The Restoration Process
At Douwes Fine Art, we offer decades of professional experience in all kinds of easel pictures, ranging from early Flemish panel paintings to modern day canvases executed in mixed media. All paintings that are entrusted to the care of Douwes Fine Art are skilfully restored in one of two well equipped workshops. Panels are treated with modern glues and resins. Worn out canvases are backed on purpose-built relining tables. Darkened layers of varnish are carefully removed using a sophisticated mixture of solvents. Damages to the paint layer are filled up and retouched with modern and reversible mediums. Finally, the paintings are given a thin coat of durable varnish, if necessary. A professional team of restorers know exactly how to combine the use of traditional and modern restoration techniques, as well as understand the unique aspects of each individual piece of art they are working on. They also respect the principles of reversibility, i.e. ideally a restoration must be able to be undone without causing harm to, or changing the original work of art.
We aim to maintain or restore the original appearance of a painting. Therefore, as a general rule, we retouch as sparsely and as invisibly as possible, always taking care to use reversible paints. We reline in both traditional and modern styles, employing warm and cold methods to fuse canvases, using both traditional wax and resin methods, as well as modern thermoplastic glues. We have extensive experience with panels and wood restoration. Furthermore, we can also work with marouflé techniques if needed. What the most suitable method ends up being always depends on the piece of art at hand.
The following steps are typical for a complete restoration:
- Surface cleaning
- Varnish removal
- Repair of tears and holes
- Repair of wooden supports
Today we focus on five centuries of paintings and are proud of the fact that we can provide a complete service and offer expert restorations spanning such an extensive timeline. We are competitive in price and you are welcome to inquire about estimates and timing/deadlines of the work! Our restorations include research and more precision in the attribution of your objects. We provide condition reports, photography and guidance towards framing, insurance and anything else.
‘Conscientiously apply what you have learned, and during this process, you might discover the secrets and nuances of this fine profession.’ ~Rembrandt
Paintings and Restorers of the past
An oil painting is a complex three-dimensional structure, consisting of different materials, each with its own property that age in different ways. Therefore, it should not be a surprise that this already fragile object will be irreversibly altered, merely by the passing of time. Sunlight, water damage, humidity, smoke, central heating and human handling take their toll over time. Surprisingly, even past restorers themselves have, over the centuries, been a leading cause of irreparable damage. Only in recent decades have they begun to ‘act more responsibly’ towards the object in their care. And today, a large part of the activity of the modern picture restorer is indeed restoring the restored!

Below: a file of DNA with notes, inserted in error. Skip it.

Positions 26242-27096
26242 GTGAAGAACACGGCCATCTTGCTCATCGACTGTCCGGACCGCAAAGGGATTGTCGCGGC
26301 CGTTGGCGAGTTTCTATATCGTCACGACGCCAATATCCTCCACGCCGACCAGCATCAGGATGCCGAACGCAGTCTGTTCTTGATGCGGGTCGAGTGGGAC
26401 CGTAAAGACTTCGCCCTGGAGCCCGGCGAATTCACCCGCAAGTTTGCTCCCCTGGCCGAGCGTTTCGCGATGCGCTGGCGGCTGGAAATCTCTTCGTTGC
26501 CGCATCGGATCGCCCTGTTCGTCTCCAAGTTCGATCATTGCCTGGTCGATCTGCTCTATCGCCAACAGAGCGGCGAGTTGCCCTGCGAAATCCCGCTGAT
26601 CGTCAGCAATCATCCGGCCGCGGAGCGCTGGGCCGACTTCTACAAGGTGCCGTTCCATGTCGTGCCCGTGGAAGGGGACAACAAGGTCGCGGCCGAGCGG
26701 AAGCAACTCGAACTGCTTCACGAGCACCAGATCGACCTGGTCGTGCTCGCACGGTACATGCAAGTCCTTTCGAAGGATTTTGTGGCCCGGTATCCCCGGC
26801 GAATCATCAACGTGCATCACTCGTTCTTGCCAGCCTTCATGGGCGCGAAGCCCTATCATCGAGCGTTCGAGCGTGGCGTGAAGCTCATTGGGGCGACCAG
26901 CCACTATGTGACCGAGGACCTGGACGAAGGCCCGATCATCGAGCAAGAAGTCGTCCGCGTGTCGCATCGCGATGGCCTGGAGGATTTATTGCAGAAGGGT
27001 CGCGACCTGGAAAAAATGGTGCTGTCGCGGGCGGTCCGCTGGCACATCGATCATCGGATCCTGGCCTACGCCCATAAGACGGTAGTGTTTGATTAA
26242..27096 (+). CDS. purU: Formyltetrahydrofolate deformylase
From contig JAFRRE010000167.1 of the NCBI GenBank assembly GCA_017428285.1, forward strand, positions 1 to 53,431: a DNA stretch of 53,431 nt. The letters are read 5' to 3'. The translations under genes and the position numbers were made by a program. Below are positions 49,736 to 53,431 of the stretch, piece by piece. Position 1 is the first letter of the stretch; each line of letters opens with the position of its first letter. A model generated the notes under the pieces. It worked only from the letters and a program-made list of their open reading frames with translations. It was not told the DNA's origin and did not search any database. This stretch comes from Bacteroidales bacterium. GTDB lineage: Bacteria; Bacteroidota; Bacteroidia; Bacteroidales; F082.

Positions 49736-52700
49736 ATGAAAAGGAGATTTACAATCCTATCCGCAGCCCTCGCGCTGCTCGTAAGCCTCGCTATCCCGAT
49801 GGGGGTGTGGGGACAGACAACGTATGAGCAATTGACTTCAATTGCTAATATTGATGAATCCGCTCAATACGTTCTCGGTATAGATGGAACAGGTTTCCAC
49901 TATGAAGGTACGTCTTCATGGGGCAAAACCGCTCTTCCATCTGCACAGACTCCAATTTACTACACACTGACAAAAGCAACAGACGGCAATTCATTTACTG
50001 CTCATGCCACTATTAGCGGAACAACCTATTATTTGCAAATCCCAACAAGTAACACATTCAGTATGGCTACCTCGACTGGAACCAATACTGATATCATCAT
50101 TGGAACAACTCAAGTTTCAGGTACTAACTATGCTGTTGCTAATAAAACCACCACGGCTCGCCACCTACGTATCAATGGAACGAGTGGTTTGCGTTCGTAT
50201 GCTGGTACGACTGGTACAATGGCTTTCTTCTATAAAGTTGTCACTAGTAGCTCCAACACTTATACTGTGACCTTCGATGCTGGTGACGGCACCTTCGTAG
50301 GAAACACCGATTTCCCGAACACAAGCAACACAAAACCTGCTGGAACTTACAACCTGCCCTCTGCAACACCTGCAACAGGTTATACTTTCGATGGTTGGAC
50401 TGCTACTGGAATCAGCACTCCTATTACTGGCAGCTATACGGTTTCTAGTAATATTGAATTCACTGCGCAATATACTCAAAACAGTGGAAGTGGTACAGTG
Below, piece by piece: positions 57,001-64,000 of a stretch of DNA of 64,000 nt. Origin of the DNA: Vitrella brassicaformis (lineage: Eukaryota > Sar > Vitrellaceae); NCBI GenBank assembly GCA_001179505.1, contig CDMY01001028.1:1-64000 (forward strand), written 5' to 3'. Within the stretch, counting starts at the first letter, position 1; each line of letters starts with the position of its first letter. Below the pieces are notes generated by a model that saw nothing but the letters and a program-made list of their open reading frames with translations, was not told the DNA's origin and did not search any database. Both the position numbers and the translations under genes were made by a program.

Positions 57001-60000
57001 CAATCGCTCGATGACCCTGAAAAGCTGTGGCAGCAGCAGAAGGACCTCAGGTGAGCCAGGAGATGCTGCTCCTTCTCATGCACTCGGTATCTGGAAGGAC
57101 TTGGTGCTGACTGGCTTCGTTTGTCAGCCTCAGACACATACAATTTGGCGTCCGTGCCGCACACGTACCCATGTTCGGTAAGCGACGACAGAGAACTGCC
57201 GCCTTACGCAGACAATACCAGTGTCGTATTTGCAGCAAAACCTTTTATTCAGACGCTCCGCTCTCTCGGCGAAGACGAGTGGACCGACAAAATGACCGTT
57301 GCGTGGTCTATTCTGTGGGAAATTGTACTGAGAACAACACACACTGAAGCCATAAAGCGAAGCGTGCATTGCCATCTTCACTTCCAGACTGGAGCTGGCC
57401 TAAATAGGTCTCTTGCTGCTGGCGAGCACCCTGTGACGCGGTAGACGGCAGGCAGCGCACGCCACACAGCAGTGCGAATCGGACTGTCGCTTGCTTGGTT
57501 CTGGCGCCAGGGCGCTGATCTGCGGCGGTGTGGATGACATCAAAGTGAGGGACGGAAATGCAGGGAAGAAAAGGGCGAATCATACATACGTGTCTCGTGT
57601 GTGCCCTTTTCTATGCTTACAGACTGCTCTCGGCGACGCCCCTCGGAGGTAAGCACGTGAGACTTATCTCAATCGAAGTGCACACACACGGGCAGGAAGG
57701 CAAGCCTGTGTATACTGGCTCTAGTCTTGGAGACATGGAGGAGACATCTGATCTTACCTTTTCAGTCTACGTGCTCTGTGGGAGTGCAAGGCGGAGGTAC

It is seldom that one encounters an old, totally unrestored painting. Most of them have had their varnish removed at least once. It is also fair to assume that a 350-year-old painting has, possibly, been cleaned up to five or six times. This is the rule rather than the exception. More often than not cleaning – or better said, using incorrect solvents – has taken its toll in that at least some of the original paint has been lost in the process. Seventeenth century paintings on canvas without a backing, or those with the original sides not yet trimmed, are a rarity. Relining has in the past routinely been done, sometimes without consideration to the artwork in question, thereby irreversibly changing the appearance of the painting. Many paintings on panel have at some time in the past been unnecessarily strengthened with a cradle, often causing damage to the picture surface.
Nevertheless, all these restoration efforts took place with the best of intentions. Hence, even with the unintentional damage along the way, gratitude is due to the restorers of the past for all their fine hard work and efforts as they helped pass on many of the cultural achievements of their time. Their collective experience and expertise, gained and developed over so many years, still remains the most important knowledge base from which modern-day restoration was able to develop.